Former undercover joins victims in boycott of Spycop Inquiry

Former spycop turned whistleblower Peter Francis has declared he won’t have anything more to do with the Undercover Policing Inquiry’s anonymity applications from his former colleagues.

Francis, who infiltrated anti-racist groups in the 1990s and spied on the loved ones of murdered teenager Stephen Lawrence, says the public inquiry is protecting the guilty and concealing the truth. Ahead of Wednesday’s hearing he said:

I know at least half of all Special Demonstration Squad (SDS) officers. Armed with such knowledge, I had hoped to assist the Inquiry to critically assess the applications being made by former undercover police officers to keep their cover names secret. But the level of redactions accepted by the Inquiry Team is so high, even I am often unable to decipher from whom the applications are made…

Even when a risk assessment concludes that risks faced by an individual are “low”, the Inquiry has refused to publish his or her cover name. In such circumstances, I cannot justify continuing to incur taxpayers’ money drafting written submissions or attending hearings which are clearly not going to change the approach adopted by the Chairman.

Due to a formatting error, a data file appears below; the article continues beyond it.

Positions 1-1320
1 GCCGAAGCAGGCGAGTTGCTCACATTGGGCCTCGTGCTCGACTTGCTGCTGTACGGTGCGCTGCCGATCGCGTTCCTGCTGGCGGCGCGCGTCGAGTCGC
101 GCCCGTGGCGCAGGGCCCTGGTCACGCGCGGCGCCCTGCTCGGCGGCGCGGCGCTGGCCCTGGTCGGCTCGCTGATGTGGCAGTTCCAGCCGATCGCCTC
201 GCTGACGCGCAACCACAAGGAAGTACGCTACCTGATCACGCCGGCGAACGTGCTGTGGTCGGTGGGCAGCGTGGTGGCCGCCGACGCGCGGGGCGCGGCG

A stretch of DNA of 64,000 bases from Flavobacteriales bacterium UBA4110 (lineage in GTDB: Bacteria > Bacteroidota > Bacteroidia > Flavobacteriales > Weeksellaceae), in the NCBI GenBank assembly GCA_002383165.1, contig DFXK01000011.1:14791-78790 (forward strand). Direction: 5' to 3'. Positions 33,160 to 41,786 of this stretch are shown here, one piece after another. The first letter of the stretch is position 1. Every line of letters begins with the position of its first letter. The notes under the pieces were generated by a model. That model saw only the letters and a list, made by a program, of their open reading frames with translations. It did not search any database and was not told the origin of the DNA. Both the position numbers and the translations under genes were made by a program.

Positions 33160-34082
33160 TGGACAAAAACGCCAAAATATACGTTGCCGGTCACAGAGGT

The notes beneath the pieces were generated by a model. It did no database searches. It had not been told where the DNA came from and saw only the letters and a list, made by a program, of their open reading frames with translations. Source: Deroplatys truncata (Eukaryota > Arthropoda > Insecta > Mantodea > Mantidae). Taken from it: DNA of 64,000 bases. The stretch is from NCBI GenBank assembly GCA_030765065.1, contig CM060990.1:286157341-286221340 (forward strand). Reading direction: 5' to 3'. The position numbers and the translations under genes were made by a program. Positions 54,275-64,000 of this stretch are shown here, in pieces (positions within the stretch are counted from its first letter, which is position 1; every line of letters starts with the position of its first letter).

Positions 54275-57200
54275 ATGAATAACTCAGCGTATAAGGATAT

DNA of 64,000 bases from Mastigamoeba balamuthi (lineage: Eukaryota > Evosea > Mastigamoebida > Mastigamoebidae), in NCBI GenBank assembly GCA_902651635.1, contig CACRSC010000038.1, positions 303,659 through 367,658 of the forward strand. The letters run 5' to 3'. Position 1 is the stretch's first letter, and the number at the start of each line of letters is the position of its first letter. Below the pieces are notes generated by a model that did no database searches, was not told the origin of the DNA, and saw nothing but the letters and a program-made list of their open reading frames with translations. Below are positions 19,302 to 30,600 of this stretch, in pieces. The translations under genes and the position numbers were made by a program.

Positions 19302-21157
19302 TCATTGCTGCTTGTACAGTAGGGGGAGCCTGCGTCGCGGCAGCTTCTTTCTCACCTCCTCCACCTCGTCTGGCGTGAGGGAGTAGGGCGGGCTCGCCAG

Francis was deployed by the SDS, a political secret police within the Metropolitan Police’s Special Branch, from 1993-1998. He infiltrated Youth Against Racism in Europe, Movement for Justice and Militant (now the Socialist Party).

Francis was tasked to ‘find dirt’ with which to discredit the Lawrence family and Duwayne Brooks, Stephen’s friend and the main witness to the teenager’s murder.

In April the Inquiry named an officer known to have spied on the Lawrence family. Formerly known as N81, the officer – mentored by Francis – used the name David Hagan.

Francis told a 2015 conference of police corruption and racism campaigners, via his lawyer Rosa Curling:

‘I have let every single one of you down, especially the Lawrence family, by by cowardice in not appearing before the original Macpherson public inquiry when I knew in my heart at the time that I should have done so. No matter what my senior police managers were saying to me at the time, I should have been there, I should have spoken out.

‘Just imagine how many things might have changed for political protesters, especially all the black justice campaigns, had I had the bottle to do it then.’